Climate Perspectives vis-à-vis May 29, 2015 JFC Actions

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for June 4 Board of Regents meetings
Mark A. Mone, PhD
Chancellor, UW-Milwaukee

  1. In the context of discussing campus climate, I must address the current situation facing us—at UWM and more broadly across UWS. This is one of the more difficult and important addresses I have ever given. There is likely no ‘win’ in my talk—and I’ll apologize in advance to you, no matter what your position. I’m going to make an appeal that is intended to be positive and constructive, one that underscores what I hope is in the best interest of students, their families, UWM, UWS, and the state of Wisconsin. With that background, I’ll move into my comments.
  2. I first recognize that the May 29, 2015 JFC Omnibus Motion still awaits action by both Senate and Assembly chambers of the legislature, and then moves on to final review and approval by the Governor. It is my hope that as the entire legislature debates the Motion, we can achieve consensus among the BOR, UWS, and campus administration, faculty and staff that will, collectively, influence the legislature to enable the great academic institutions that constitute UWS to succeed and eventually prosper. As you all know, the stakes are remarkably high, given the central educational,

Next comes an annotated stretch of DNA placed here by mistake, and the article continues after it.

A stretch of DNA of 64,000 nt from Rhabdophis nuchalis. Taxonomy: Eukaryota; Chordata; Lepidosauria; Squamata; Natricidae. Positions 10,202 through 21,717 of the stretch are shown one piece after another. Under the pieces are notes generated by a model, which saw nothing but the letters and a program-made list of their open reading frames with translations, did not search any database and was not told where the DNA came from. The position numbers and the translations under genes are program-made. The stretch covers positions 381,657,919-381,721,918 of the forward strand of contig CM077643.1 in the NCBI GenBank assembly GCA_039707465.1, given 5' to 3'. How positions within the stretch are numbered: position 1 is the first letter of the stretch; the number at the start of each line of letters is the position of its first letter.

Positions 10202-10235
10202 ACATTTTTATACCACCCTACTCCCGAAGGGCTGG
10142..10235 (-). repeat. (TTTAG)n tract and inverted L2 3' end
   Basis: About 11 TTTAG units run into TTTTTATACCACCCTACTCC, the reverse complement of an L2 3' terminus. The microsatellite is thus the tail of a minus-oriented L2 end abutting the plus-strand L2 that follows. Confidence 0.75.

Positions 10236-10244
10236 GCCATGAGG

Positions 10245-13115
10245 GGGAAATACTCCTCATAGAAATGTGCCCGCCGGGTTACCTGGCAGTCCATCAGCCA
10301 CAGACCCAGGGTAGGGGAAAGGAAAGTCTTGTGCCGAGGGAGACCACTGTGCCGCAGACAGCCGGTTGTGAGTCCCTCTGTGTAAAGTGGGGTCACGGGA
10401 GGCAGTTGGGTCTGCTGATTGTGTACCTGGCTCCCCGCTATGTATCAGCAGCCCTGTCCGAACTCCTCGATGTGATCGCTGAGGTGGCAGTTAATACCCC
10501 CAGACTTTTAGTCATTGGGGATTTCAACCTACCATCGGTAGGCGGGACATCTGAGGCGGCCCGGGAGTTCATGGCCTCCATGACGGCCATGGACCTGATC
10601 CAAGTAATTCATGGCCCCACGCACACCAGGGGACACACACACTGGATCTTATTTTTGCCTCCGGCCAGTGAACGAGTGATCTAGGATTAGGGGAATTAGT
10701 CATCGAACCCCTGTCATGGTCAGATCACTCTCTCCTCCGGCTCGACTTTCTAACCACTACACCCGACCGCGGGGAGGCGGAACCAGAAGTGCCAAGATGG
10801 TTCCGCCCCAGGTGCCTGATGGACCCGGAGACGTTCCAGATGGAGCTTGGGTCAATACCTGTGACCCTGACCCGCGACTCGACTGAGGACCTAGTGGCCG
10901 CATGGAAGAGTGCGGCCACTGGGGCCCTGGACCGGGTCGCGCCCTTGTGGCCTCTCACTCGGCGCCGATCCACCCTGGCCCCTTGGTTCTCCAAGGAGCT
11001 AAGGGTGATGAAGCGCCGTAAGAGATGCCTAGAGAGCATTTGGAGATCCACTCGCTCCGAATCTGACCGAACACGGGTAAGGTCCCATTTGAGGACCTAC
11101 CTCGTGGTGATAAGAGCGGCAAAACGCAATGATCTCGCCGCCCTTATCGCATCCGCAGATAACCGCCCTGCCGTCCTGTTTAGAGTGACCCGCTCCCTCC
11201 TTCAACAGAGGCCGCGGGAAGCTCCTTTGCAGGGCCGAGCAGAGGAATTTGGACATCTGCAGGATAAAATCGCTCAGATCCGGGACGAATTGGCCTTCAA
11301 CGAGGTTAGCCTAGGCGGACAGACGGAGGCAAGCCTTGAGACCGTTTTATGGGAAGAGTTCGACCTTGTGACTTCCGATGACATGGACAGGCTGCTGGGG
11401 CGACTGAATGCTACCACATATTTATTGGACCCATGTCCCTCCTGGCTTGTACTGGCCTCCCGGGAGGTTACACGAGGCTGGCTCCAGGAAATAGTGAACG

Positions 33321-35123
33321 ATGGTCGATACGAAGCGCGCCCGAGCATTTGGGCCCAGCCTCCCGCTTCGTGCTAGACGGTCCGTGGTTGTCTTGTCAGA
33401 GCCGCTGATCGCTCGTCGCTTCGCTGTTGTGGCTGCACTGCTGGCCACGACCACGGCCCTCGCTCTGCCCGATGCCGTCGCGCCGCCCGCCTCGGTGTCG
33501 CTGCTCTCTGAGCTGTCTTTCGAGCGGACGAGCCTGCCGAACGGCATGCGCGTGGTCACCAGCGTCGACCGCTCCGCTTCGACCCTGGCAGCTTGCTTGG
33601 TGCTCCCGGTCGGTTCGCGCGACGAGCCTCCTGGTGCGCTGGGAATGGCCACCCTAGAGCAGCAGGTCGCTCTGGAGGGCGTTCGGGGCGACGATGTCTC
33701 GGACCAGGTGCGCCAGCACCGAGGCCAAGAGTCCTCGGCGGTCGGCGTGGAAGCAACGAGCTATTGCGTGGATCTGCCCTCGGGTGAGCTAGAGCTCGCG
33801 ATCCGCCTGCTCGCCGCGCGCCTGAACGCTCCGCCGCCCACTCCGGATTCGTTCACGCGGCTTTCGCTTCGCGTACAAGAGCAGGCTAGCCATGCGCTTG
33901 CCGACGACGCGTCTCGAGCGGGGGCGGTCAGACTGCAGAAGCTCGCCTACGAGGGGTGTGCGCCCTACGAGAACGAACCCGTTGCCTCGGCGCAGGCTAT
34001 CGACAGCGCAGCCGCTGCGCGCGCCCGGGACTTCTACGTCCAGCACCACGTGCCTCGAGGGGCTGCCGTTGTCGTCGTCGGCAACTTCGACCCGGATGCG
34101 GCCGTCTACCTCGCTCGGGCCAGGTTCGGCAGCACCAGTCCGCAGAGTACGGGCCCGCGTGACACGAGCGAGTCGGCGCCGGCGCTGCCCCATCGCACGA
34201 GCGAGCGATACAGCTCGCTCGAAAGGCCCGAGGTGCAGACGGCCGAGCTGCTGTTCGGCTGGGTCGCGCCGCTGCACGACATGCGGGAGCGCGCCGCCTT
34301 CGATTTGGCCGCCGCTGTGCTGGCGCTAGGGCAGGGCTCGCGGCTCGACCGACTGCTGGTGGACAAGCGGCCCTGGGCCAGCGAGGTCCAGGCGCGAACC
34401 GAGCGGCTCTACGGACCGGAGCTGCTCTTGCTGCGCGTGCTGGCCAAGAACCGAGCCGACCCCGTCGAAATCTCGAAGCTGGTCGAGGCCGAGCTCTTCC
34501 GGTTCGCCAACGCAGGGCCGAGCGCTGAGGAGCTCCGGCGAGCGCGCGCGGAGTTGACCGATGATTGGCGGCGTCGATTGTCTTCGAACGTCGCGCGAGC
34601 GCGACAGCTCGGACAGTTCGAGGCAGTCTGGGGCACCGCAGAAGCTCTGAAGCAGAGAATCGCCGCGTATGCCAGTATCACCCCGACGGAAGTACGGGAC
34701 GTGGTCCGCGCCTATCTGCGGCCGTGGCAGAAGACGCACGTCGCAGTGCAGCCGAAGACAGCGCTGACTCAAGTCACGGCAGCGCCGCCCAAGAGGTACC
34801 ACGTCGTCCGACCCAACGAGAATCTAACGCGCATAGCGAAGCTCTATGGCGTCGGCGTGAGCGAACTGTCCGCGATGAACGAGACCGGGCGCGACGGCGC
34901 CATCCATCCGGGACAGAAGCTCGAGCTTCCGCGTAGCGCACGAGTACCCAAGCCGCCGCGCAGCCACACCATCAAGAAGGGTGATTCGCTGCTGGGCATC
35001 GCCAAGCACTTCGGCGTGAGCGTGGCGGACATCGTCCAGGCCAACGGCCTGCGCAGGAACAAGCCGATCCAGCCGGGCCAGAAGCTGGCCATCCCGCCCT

research, community involvement, and workforce and economic development roles that our institutions play in our respective communities and regions and across the state and beyond.
  1. Because we are in the Climate portion of my talk, I think it will be helpful to talk specifically about where we are and where I hope we can go. By virtue of my previous role as the Chancellor’s Designee for Campus Climate, I’m quite familiar with UWM’s 2011 vision statement which specified that we would become, “A best place to learn and work for students, faculty, and staff…”. At that time, we were cognizant of the importance of climate and the challenges that had long existed on campus (e.g., the 2008 UWM Rankin Climate Survey and numerous other reports and planning documents aimed at addressing morale, climate, and their consequences).
  2. Shortly after this, in 2012, as part of a comprehensive UWS Enterprise Risk Management exercise, campus morale and climate were identified as the number 1 risk factor at UW-Milwaukee. The concern at that time revolved around faculty and staff retention.
  3. It’s in this context, especially, that recent budget events related to the removal of tenure and indefinite status from state statute and limitations on shared governance and 
 faculty involvement on search committees have raised serious concern among our faculty and staff about our campus climate.